One of my passions is exploring country churches and churchyards.
Recently I visited the charming church of St Bartholemew at Corton – a real delight
When I drew up in the car park my first impression was that it was in need of repair, then realised it was only it's tower which was delapidated.
Originally when built St Bartholemews was a large church which became a ruin, but much has been restored and nowadays the working church is only about half of it’s original size.
I entered the church through a low door into what used to be the nave and is now…due to the new roof and restoration of this part of the building… used as a parish room. To the West of this room is a glass screen which divides the rest of the church from the ruinous tower, and to the East a stone wall separates this area from the chancel…Pieces of a stone sculptured frieze lie against the wall – this belonged in the original church.
Just through a doorway into the chancel the first thing I saw is the lovely stone sculptured Font.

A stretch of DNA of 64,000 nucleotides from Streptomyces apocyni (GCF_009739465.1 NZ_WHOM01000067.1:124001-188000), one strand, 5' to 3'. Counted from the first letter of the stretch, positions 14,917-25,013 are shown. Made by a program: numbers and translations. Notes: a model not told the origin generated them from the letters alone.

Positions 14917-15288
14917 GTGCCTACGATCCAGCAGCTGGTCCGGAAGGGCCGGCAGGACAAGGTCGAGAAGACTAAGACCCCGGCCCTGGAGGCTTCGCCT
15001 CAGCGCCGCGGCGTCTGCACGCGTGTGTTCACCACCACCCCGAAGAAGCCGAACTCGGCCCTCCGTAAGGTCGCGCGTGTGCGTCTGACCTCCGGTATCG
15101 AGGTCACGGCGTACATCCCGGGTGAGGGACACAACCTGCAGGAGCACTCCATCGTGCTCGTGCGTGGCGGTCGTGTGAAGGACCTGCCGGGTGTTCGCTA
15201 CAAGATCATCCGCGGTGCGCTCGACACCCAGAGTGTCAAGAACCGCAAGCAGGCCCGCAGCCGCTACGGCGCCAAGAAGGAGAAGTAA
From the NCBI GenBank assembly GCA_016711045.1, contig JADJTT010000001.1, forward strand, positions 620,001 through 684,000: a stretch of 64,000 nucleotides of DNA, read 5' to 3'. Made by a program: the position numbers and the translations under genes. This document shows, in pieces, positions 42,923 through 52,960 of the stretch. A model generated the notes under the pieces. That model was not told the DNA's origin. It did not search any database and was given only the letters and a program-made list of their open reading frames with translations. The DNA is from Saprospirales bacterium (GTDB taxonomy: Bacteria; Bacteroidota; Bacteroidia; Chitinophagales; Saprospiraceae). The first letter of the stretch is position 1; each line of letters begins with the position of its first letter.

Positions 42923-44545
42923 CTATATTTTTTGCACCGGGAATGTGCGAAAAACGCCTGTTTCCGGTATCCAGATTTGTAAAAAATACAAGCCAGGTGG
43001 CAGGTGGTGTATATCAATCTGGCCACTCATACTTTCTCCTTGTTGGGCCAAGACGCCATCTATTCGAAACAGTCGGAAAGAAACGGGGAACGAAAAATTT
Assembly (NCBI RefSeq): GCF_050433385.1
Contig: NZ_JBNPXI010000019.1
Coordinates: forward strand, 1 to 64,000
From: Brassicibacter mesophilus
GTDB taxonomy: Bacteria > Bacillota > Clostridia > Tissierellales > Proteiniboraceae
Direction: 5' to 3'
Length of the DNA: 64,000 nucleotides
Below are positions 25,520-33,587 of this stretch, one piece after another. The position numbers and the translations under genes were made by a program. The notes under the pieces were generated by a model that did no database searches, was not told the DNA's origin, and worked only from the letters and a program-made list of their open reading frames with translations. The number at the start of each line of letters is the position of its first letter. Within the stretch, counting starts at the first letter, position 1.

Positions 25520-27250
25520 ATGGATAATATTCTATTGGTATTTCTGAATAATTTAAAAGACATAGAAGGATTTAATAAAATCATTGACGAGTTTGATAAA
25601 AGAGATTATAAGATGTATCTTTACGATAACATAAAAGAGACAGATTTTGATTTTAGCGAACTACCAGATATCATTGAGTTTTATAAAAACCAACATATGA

and in one of the window recesses sits a wonderfully carved Gable
Cross depicting virgin and child – the last remaining one of it’s kind in Suffolk
…Most of these crosses were destroyed in the 1644 puritan destruction.
Behind the Altar is a wonderful stone carved reredos with parish war memorial plaques on either side
….and lying at the foot of the Altar are two black stone slabs with the inscriptions of the persons buried beneath them – evidently people of importance in the parish at that particular time.
As I walked round the churchyard I found many interesting tombstones. A few in particular caught my eye…
one was of a young man aged twenty one who was lost overboard and drowned while sailing down the coast in 1868
..and another was of two tombstones
standing side by side at the same grave, these were for a father in 1834 and his son 1847.. This struck me as most unusual as I could find no mention of the wife/mother anywhere in the churchyard
These other two I found very poignant, the one with the cross broken off it’s top must belong to a seaman, as I could still see the anchor and chain depicted on it, but I was unable to decipher the lettering.
Most sad of all was this lump of what looked like stone from the original church, placed on top of someone's grave – no inscription... but evidently someone cared enough to put some kind of marker to find where their loved one lay.
I was so pleased I'd found this delightful parish church on a day it was unlocked.
I suspect with severe coastal erosion it won't be with us forever.